Remains of Black Willow Tree

The Remains of a Black Willow Tree.

On a brisk, cloudy October day in 2009, I went hiking with Sammy, who was an 80+ year-old lady. She wanted to show me the site of a known “Billy the Kid” hideout in Bailey County, Texas less than 15 miles from the New Mexico border. As we hiked up the side of the hill, equivalent to about a four-story building towards the cave I noticed off to the west a dying large tree. It turned out a big chuck of the hideout cave had fallen in over time, but I could envision why Billy would’ve of used it due to its vantage point of enabling him to see a far distance in every direction.

As we hiked back down the hill, the tree caught my eye again due to its shape of the upward turned branches. Located in a draw with small standing water, a big part of it was dead, while only a small remaining section was alive. It took forever for me to identify the tree based on the bark and dying leaves as a black willow tree. Native Americans used the tree for basketry, as well as treatment of fever, headache, and coughs. The bark of the tree contains salicylic acid, a chemical compound similar to aspirin.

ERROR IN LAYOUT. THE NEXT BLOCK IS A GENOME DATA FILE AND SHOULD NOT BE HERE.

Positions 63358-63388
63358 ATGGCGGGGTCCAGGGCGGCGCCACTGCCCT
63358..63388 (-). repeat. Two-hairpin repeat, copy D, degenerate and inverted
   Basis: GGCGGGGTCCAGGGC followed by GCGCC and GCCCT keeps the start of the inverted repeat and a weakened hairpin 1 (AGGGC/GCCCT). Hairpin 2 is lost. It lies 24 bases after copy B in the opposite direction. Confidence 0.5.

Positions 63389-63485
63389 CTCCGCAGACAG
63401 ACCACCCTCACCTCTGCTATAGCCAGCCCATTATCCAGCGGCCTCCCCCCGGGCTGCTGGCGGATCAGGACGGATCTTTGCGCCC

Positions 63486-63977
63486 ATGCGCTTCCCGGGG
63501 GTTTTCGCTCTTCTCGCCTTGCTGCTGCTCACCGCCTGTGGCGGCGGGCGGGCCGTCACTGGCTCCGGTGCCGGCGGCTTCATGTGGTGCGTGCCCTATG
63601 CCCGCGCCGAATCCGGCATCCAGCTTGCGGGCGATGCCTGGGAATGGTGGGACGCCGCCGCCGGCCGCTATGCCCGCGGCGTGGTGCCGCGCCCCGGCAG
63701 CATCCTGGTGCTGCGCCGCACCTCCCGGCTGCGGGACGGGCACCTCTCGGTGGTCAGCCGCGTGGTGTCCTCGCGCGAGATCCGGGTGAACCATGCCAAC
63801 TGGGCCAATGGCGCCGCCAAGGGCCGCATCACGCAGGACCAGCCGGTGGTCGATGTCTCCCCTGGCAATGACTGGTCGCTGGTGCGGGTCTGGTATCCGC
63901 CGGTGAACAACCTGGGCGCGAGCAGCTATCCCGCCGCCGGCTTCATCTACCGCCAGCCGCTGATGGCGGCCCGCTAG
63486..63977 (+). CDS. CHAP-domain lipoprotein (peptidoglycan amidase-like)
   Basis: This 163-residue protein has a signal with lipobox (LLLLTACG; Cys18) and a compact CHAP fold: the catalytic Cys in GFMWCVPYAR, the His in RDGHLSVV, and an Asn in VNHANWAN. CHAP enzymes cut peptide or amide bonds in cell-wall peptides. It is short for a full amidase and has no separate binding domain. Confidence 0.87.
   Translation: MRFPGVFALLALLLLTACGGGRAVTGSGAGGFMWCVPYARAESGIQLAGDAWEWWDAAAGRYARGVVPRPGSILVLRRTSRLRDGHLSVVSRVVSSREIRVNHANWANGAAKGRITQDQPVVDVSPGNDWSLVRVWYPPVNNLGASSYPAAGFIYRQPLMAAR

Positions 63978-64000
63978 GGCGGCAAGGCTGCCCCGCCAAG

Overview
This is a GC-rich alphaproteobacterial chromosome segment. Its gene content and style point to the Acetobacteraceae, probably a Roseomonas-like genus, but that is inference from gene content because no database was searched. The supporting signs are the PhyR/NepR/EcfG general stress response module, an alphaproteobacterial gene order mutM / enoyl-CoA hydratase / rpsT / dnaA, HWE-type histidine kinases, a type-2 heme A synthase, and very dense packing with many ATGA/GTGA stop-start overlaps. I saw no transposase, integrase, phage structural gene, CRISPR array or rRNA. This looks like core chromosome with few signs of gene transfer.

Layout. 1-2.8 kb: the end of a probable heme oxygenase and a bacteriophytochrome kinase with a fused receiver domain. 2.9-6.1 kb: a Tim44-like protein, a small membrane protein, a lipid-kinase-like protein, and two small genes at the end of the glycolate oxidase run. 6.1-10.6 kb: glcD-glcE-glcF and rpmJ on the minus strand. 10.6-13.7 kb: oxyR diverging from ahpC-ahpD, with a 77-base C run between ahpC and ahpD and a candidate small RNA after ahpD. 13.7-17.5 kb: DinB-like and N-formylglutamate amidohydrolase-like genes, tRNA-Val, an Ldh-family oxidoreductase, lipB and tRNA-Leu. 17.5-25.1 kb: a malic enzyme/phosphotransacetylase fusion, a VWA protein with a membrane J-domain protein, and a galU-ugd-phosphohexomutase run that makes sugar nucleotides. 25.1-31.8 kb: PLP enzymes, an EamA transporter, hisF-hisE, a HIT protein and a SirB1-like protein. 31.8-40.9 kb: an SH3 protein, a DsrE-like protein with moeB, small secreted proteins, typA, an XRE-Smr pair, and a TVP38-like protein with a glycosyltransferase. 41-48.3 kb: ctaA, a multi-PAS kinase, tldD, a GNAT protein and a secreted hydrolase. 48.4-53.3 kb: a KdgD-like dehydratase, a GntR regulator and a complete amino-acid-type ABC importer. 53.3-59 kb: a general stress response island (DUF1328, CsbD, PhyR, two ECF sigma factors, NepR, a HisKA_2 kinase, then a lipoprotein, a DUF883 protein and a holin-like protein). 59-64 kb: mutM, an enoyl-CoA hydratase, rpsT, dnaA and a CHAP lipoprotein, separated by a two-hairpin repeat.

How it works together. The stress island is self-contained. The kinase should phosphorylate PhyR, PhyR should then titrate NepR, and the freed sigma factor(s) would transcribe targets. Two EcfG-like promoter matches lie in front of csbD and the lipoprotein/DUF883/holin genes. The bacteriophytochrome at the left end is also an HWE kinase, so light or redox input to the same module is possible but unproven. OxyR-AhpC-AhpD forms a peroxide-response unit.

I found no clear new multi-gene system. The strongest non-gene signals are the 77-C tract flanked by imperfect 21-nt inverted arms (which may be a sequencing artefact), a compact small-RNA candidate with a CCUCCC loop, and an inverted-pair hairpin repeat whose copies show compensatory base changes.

Note: This photo was accepted in the juried “still” photography exhibit at the A Smith Gallery in Johnson City, Texas in 2015.

Photograph – © Christena Stephens Photography

© Christena Stephens, 2014 – 2015. Unauthorized use and/or duplication of this material without express and written permission from this blog’s author and/or owner is strictly prohibited. Excerpts and links may be used, provided full and clear credit is given to Christena Stephens with appropriate and specific direction to the original content.

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